Data_Sheet_1_Chitooligosaccharides Prevents the Development of Colitis-Associated Colorectal Cancer by Modulating the Intestinal Microbiota and Mycobiota.docx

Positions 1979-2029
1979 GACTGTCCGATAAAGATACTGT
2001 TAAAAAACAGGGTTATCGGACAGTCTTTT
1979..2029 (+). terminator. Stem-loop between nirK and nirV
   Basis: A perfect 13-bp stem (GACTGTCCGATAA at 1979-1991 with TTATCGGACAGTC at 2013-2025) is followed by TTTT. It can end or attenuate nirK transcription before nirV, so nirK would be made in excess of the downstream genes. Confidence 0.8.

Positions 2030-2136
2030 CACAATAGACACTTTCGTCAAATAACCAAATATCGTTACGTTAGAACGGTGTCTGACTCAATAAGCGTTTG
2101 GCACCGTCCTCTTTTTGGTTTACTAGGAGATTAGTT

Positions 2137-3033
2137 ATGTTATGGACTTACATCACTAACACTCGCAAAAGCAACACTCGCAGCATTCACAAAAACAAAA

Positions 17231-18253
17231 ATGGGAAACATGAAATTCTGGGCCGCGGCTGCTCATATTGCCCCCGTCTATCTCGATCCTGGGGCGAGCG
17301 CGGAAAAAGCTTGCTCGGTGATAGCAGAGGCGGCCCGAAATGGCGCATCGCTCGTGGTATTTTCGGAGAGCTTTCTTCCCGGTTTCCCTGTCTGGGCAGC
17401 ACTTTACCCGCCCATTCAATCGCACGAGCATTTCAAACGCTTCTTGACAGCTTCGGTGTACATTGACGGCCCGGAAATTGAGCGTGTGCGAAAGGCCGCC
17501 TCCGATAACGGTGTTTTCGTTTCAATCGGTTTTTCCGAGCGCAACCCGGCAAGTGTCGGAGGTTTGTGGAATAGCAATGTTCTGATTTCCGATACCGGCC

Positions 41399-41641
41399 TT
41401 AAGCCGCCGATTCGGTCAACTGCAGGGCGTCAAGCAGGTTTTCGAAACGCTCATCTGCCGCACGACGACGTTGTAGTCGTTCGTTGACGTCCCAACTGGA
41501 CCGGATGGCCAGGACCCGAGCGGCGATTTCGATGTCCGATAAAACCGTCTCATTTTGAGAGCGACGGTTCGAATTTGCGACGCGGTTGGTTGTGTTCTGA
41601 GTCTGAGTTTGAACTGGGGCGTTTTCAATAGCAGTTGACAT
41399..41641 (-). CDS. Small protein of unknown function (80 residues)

Gut microbes play a crucial role in the development of colorectal cancer. Chitooligosaccharides (COS), are oligomer that are depolymerized from chitosan and possess a wide range of biological activities. In this study, the effects of COS on colorectal cancer (CRC) development were evaluated using azoxymethane and dextran sulfate sodium (AOM/DSS) induced mouse model of CRC (CACM). In the COS-treated CRC group (CMCOS), COS protected mice from CRC by decreasing the disease activity index, tumor incidences and multiplicity, and the mRNA levels of COX-2, IL-6, TNF-α, IL-1β, IL-10, and IKK-β mRNA in colonic epithelial cells. The results of a cage-exchanged experiment, in which mice from the CACMe and CMCOSe treatments exchanged cages every day to interact with microbes, showed that gut microbes play an important role in preventing CAC by COS. The abundances of fecal bacteria (total bacteria, Lactobacillus, Enterococcus, Fusobacterium nucleatum and butyrate-producing bacteria) were detected by qPCR on the 0th, 1st, 3rd, 6th, 9th, and 10th weekends. Furthermore, microbiota and mycobiota were analyzed by high-throughput sequencing on an Illumina MiSeq PE300 system. COS protected mice from CRC by reversing the imbalance of bacteria and fungi, especially by reducing the abundance of Escherichia–Shigella, Enterococcus, and Turicibacter, and increasing the levels of Akkermansia, butyrate-producing bacteria and Cladosporium.